arl Friedrich Gauss (1777–1855) lived in Go
and worked in many areas, ranging from complex
numbers to astronomy and electricity. He gave the
ﬁrst satisfactory proof that every polynomial equation has a
complex root, and in number theory he initiated the study
of congruences and proved the law of quadratic reciprocity.
He also determined which regular polygons could be con-
structed with ruler and compasses: his regular 17-gon is
shown on the East German stamp.
Gauss was also interested in the foundations of geome-
try. Euclid’s Elements commences with ﬁve ‘‘postulates.’’
Four are straightforward, but the ﬁfth is different in style. It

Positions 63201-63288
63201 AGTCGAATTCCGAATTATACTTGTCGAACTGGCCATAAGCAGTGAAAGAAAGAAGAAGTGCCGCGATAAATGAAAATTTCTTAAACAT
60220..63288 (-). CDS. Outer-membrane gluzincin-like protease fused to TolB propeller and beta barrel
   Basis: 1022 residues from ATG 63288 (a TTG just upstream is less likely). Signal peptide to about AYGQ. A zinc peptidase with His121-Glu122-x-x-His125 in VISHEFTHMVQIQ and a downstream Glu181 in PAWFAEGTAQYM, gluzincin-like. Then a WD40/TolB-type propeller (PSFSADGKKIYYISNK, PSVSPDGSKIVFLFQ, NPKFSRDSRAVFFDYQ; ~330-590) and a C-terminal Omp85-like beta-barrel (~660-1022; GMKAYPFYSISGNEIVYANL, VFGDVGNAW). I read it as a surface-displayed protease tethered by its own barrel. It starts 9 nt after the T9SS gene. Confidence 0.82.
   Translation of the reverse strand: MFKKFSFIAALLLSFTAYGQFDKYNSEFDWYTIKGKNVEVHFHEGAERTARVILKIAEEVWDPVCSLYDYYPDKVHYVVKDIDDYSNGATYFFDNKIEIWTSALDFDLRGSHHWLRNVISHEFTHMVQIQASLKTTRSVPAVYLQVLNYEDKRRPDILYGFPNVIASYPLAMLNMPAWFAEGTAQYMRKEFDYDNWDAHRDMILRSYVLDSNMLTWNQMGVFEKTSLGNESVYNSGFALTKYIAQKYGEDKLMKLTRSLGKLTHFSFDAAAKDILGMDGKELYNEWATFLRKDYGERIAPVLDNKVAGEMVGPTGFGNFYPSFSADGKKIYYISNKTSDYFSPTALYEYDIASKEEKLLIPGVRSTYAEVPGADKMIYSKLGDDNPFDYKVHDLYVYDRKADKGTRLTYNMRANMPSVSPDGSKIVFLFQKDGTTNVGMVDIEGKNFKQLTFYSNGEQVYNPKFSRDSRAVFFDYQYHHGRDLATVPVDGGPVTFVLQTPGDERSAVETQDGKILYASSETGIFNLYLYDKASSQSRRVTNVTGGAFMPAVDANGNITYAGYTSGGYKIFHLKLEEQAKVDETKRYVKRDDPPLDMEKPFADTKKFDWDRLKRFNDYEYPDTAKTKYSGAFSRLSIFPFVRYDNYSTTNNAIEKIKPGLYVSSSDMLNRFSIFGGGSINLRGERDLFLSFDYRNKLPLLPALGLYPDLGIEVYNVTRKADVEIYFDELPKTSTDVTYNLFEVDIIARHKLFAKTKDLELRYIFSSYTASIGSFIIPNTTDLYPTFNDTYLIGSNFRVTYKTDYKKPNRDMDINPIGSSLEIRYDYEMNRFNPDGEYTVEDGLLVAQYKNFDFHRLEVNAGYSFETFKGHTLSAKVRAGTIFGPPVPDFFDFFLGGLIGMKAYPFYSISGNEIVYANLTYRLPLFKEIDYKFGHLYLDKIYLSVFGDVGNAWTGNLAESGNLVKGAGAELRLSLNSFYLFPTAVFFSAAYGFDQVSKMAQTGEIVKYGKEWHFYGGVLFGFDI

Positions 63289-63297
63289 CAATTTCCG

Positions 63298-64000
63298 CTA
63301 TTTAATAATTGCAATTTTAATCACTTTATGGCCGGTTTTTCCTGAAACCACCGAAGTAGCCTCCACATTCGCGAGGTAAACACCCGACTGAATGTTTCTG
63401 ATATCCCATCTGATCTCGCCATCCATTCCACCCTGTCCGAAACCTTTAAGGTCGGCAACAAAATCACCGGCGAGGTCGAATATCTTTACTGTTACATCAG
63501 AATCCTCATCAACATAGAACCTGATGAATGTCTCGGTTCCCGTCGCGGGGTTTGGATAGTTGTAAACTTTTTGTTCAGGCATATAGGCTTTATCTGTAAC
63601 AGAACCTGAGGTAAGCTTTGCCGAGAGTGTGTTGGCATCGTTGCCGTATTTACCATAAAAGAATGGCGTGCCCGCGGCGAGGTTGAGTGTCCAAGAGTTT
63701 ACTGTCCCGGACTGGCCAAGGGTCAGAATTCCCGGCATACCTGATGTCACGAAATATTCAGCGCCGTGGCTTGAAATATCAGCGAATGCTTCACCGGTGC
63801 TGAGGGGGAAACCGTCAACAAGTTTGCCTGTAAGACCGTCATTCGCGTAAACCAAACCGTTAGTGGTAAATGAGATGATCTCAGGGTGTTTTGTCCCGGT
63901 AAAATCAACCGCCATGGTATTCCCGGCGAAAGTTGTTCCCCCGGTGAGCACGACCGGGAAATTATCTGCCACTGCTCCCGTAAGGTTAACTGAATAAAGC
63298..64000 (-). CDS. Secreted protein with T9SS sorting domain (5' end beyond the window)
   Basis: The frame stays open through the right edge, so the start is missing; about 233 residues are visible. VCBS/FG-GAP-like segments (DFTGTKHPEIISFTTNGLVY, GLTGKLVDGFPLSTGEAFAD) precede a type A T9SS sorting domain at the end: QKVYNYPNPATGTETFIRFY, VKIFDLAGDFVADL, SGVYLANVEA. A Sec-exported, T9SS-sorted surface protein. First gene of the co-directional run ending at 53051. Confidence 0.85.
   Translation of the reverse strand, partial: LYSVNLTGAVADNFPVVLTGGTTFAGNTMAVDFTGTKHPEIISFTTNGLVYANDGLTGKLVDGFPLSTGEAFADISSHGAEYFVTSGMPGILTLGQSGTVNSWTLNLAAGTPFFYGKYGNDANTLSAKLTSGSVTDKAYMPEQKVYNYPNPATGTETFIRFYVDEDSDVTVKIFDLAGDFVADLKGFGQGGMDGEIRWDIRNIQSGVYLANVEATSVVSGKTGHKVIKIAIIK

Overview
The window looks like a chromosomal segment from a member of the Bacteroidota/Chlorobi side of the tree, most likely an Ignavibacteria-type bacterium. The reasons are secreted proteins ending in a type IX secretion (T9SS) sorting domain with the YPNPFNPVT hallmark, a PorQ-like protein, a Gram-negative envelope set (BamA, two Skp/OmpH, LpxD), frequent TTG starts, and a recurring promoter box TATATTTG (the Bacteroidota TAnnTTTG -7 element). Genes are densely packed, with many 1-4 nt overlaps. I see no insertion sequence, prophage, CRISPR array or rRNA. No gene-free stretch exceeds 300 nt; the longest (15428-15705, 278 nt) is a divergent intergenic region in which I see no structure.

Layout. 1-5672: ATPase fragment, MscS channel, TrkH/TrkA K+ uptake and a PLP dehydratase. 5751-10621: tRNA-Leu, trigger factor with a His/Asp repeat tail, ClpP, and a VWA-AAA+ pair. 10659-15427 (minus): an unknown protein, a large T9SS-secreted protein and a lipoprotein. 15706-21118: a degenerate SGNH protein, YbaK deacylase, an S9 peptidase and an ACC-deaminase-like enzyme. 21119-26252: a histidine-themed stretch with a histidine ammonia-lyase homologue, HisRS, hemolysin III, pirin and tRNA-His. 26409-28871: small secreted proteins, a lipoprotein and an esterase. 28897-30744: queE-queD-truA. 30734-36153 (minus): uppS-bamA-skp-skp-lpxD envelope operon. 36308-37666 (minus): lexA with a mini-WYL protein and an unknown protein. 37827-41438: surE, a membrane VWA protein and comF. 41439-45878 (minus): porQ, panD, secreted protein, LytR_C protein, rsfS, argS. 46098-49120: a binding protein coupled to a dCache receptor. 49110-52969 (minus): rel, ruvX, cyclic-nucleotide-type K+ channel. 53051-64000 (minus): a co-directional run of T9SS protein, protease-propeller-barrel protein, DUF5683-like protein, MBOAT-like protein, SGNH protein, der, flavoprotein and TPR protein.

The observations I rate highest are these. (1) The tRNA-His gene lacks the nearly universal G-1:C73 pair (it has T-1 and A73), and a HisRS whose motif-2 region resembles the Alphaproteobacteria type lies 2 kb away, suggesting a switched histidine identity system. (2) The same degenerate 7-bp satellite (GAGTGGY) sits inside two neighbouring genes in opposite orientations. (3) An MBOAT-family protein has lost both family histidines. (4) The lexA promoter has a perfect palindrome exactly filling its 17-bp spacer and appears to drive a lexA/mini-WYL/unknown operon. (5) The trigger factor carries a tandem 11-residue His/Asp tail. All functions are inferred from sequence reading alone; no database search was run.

is equivalent to the parallel postulate: given any line l and
any point p not lying on l, there is a unique line through p
that is parallel to l. For more than 2000 years, mathemati-
cians tried to deduce this result from the ﬁrst four postulates,
but they were unable to do so.
This is because there are ‘‘non-Euclidean geometries’’
satisfying the ﬁrst four postulates but not the ﬁfth. Such
geometries have inﬁnitely many lines through p that are
parallel to l, and they were discovered independently